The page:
Graduate Student Residence
The Graduate Student Residence will provide students with an inviting home and help build a community of scholars within its walls. Located northeast of the RJD Williams Building, Graduate House was designed with a significant amount of functional common space to support interaction and academic networking, including small social spaces on each floor to larger community spaces for more formal gatherings and events.
Graduate student enrolment was a priority in the First Integrated Plan (2002/03 to 2006/07) and the Second Integrated Plan (2008/09 to 2011/12). The results of this planned growth are an increase of 833 graduate students from 2008 to 2012. Housing has been identified as a key factor for 69% of graduate students when considering selection of a university (University & Colleges Admission Services Survey). In addition, 93% of UofS graduate students surveyed indicated that living nearby the university was important (ref: UofS Survey, 10% of Graduate Students, 2009). The development of the Graduate Student Residence supports the retention and enrolment strategies related to graduate students.
The overall principles and basic concepts outlined in the requirements for development of the graduate student residence as part of a larger urban village concept (College Quarter) include the following:
- Graduate student residence principles:
- privacy for scholarly work and research;
- social spaces for building community and academic networking;
- close proximity to core of campus;
- diversity and flexibility in accommodations; and
- professional adult environment.
- Benefits: enhance graduate recruitment efforts; enrich student experience; and foster global understanding.
- Student Experience: excellence, diversity, professionalism, and engagement.
- Connectivity with surrounding neighbourhood and College Quarter through the Greenway.
Living suites will be offered in a range of configurations to suit individual preferences and budgets. The suites will range from single-storey studio units to two-storey double units with light-filled double-height living areas. All units are designed to be efficient, unique, and affordable—great places to study and live.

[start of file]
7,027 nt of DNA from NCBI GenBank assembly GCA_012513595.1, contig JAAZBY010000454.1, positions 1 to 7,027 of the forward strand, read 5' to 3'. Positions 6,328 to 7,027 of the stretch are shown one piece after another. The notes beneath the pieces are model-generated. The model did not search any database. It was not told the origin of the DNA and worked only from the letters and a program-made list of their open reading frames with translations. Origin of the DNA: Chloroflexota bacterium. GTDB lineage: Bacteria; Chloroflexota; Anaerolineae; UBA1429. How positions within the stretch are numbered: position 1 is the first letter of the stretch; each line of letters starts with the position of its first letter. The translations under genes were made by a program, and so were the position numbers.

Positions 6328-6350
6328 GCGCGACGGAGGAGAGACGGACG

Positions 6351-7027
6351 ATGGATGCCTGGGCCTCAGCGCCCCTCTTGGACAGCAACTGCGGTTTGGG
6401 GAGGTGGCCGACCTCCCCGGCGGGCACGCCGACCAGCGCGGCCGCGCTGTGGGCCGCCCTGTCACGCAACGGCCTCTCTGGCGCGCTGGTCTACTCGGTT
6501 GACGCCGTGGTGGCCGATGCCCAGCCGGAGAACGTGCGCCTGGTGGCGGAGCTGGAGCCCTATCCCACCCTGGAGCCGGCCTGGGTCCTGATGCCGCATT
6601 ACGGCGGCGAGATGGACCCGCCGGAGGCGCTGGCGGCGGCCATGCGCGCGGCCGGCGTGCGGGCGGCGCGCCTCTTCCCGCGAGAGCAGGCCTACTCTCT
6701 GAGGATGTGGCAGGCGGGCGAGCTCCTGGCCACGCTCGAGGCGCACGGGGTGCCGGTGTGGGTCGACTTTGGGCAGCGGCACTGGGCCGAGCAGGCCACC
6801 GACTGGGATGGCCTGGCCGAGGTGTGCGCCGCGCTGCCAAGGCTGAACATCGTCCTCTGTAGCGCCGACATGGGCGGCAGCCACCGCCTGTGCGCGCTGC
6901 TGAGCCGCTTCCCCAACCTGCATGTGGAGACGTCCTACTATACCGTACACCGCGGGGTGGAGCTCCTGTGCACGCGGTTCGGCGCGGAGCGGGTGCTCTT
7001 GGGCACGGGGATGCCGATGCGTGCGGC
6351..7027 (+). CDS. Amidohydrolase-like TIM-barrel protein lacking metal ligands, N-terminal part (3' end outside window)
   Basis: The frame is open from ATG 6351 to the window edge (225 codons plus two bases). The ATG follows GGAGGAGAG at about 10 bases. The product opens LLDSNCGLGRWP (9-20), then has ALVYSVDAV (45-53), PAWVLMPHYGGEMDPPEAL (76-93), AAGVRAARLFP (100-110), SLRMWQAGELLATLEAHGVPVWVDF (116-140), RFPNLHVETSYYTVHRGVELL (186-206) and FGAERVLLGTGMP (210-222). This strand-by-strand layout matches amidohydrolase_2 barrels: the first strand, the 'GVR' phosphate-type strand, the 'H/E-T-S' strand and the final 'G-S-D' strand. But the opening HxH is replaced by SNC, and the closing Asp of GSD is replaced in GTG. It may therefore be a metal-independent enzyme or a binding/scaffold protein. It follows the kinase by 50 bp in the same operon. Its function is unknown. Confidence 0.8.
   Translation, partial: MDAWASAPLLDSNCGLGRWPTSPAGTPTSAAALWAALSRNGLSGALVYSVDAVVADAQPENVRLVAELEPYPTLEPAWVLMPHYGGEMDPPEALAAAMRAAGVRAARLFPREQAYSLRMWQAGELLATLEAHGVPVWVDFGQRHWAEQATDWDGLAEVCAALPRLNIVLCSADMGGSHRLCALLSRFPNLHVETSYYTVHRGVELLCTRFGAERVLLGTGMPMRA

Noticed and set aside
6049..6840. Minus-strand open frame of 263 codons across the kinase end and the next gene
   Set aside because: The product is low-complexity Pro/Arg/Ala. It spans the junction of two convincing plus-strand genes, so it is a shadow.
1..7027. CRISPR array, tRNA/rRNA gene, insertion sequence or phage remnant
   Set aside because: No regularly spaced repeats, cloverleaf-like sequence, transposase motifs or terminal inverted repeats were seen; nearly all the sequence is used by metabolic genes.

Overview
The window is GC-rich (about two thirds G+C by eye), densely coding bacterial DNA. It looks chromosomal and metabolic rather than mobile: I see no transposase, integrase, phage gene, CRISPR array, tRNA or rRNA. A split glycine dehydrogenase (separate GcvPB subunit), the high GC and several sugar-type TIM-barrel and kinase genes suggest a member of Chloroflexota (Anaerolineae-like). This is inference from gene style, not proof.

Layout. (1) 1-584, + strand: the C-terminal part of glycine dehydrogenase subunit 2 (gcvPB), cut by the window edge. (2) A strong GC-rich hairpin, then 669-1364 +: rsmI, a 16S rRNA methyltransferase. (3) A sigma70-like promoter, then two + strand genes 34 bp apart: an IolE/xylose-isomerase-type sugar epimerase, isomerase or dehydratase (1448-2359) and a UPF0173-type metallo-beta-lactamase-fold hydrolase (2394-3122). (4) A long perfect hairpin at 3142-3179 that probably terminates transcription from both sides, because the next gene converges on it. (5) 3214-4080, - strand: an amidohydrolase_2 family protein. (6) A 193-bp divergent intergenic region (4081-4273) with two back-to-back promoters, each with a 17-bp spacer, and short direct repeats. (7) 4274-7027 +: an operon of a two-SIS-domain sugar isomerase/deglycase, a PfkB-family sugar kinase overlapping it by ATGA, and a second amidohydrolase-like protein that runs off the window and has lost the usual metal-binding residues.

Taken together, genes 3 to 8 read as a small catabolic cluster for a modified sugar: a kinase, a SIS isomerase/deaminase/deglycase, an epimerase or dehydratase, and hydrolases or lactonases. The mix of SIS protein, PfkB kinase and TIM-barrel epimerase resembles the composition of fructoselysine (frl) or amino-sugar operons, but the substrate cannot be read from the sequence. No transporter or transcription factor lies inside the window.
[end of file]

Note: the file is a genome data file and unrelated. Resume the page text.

The historical context of the adjacent RJD Williams Building was an important architectural consideration, but the new structure references this context in a contemporary manner. Both the scale and exterior finishes selected for the new five-storey building are designed to relate to the Williams Building. The warm red and dark brown brick exterior will be accented by limestone-coloured brick and a vibrant ochre-coloured cement board. Large areas of glazing will provide interior spaces with good natural light. Glazing on the ground floor will establish a strong connection between indoor and outdoor spaces, and will provide those outside with a view of activities within the building.
Environmental considerations were also of primary importance in the design of the graduate student residence. These considerations include not only the reduction of energy and water consumption, but also issues of social inclusion, active transportation, thermal comfort and control, and good indoor air quality. The building itself will set an example to teach the students who live in it about the values of responsible global citizenship. A well-designed “green” building can maximize human comfort and have a positive impact on health and well being —the essence of a good place to study and to call home.
Graduate House is currently under construction and will soon be home to 260 graduate students plus accommodations for a faculty in residence. This will bring available graduate student residence accommodation on campus to nearly 15%, supporting the University’s goal of increased graduate and international student enrollment.
Graduate students should be moving into their new home in 2013.